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Informal sector

Social protection for everyone

by Markus Loewe

In depth

A pastoralist stands among dead goats and sheep in a region in Kenya that continues to suffer from extreme weather, 2022.

A pastoralist stands among dead goats and sheep in a region in Kenya that continues to suffer from extreme weather, 2022.

In low- and middle-income countries, too many people lack any kind of public support when illness, unemployment or environmental disasters strike. This is especially true of those who work in the informal sector. It is high time to establish universal social-protection schemes everywhere.

Covid-19 has set humankind back years in its attempt to eradicate extreme poverty and reduce inequality. Even before the pandemic, it was unlikely that these goals would be achieved by the end of this decade, as envisaged in the Sustainable Development Goals (SDGs). For it yet to happen, global growth must now accelerate very sharply, and all national governments must invest massively in redistributive social-protection programmes.

A substantial share of the world population still lives below the poverty line. This share has recently increased again. An even larger share of people, however, are transitory poor who live slightly above the poverty line at times, but repeatedly fall below it because of shocks such as illness, accident or unemployment. These shocks cause the collapse of incomes and/or high and unexpected expenses.

To cope with such shocks, people affected cut back on consumption, sell land or machinery, send children to earn money and/or accept unhealthy jobs themselves. Either way, there are serious impacts on their ability to earn money in the future. Even those who manage to lift themselves out of extreme poverty are thus permanently in danger of slipping back into it.
Protection against everyday risks

Protection against everyday risks

Social-protection systems prevent hardships of this kind (see Markus Kaltenborn und Laua Kreft on www.dandc.eu). They provide financial support to people hit by shocks, shielding them against extreme poverty, even if they are no longer able to work or face large health-care bills. Social-protection programmes can be run by the state, commercial companies or self-help groups. Governmental programmes however benefit from the fact that they can make membership compulsory, facilitating redistribution from richer to poorer members. Public schemes are often financed with contributions. Typically, governments charge a fixed rate of a persons’ income for this purpose. In the USA these compulsory contributions are aptly called “payroll taxes”.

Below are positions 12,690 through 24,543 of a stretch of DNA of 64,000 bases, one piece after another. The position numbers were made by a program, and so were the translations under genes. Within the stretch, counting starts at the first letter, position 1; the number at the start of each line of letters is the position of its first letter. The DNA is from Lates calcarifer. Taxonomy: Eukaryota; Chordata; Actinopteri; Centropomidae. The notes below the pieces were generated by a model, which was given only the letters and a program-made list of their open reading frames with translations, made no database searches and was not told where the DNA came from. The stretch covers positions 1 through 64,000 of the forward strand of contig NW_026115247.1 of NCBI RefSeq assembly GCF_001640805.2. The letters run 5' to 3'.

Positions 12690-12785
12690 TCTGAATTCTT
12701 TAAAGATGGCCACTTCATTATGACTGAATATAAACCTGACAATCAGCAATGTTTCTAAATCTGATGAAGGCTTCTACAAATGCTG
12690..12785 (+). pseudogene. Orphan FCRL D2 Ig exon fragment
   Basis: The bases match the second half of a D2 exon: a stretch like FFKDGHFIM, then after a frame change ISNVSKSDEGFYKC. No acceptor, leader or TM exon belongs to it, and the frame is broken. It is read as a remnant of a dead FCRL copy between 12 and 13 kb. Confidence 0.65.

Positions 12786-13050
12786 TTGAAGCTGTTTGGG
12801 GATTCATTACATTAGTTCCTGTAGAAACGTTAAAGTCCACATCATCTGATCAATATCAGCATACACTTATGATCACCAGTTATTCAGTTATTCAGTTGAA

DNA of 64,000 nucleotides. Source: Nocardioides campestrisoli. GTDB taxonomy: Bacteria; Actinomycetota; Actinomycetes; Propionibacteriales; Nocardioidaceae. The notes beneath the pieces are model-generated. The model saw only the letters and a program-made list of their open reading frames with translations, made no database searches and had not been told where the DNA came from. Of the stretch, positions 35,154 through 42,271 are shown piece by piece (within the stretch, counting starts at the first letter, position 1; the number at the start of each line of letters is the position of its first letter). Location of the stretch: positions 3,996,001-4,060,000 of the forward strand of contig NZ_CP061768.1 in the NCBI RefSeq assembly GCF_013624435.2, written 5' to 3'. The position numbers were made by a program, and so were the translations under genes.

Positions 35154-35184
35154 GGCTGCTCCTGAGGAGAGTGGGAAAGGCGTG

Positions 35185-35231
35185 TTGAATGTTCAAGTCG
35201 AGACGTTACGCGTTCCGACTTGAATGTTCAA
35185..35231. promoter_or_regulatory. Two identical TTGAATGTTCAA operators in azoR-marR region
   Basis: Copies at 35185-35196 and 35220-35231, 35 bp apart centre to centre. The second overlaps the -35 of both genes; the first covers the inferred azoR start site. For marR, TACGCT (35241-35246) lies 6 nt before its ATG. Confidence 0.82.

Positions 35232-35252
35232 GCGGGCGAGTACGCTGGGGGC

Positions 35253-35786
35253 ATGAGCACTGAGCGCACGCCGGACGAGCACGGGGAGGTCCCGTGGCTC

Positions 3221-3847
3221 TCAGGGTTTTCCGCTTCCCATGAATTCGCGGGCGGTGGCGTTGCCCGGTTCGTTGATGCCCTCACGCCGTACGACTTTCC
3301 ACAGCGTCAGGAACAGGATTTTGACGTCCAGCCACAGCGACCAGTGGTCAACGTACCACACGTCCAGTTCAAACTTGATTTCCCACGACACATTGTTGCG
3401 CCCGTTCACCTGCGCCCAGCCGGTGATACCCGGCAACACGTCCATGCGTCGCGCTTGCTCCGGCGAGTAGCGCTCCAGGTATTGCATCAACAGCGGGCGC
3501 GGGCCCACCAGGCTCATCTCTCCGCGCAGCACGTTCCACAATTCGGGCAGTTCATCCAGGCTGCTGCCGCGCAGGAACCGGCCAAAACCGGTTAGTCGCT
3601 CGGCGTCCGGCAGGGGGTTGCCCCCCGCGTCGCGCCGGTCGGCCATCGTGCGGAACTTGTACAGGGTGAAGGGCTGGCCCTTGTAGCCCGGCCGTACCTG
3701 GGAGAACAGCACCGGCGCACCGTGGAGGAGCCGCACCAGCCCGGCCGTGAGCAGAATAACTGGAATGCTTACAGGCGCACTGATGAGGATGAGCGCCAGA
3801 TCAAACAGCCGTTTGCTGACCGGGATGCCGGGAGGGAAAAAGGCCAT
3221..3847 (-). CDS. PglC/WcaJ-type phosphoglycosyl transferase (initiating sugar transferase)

To a considerable extent, those who earn much thus help to finance the health protection of those with low incomes. However, public social-protection schemes can also be financed fully or partly from the general government budget. In contrast to commercial insurances, they can thus also protect households with very low incomes who would not be able to pay any contributions.

Nonetheless, masses of people in low- and middle-income countries still lack adequate social protection. Almost all countries have public social-protection schemes that are financed by members’ contributions (payroll taxes), but these schemes are mostly tailored to the needs and incomes of people in formal employment. Informal workers, who have no employment contract or are self-employed, are not registered anywhere, so no one pays their contributions (payroll taxes). Their incomes tend to be too low and too volatile for paying regular contributions themselves.

In middle-income countries, informal workers account for 30 % to 60 % of the labour force; while in low-income countries, the share can be as high as 90 %. Hence, more than half of the world population is not protected against the effects of unemployment. In sub-Saharan Africa, the respective rate is a staggering 95 % (see World Social Protection Report 2020-22). Some countries have made attempts to extend the government-funded coverage of health protection schemes to informal sector workers (see box).

At the same time, almost all countries also run social assistance and employment programmes. They are financed by the government budget and intended to support low-income households. Due to budget constraints, however, these programmes tend to benefit only a small number of people. In most countries, unfortunately, the percentage of beneficiaries is almost as high among the better-off as it is among the poorest. The main reason is that governments lack reliable data on households’ income and wealth. As a result, getting public support in situations of need is all too often like winning a lottery.

SDGs at risk

The Sustainable Development Goals (SDGs) will not be achieved unless informal workers get better access to social protection. In most countries, this will require universal, state-funded programmes, in particular:

  • public health systems or social health insurance schemes with heavily subsidised contributions,
  • basic social-pension programmes for people above 65 and those who are unable to work,
  • universal child benefits and
  • public works schemes (cash-for-work programmes).

Since 2012, the International Labour Organization (ILO) and the World Health Organization (WHO) have been recommending a “Basic Social Protection Floor”, which comprises these four elements. Countries that still have not introduced such a floor, should do so fast – and supporting such efforts should be high on the agenda of the international donor community.


Link
ILO, 2021: World Social Protection Report 2020-2022.
https://www.ilo.org/wcmsp5/groups/public/---dgreports/---dcomm/---publ/documents/publication/wcms_817572.pdf


Markus Loewe is senior researcher at the German Development Institute (Deutsches Institut für Entwicklungspolitik – DIE) in Bonn.
[email protected]

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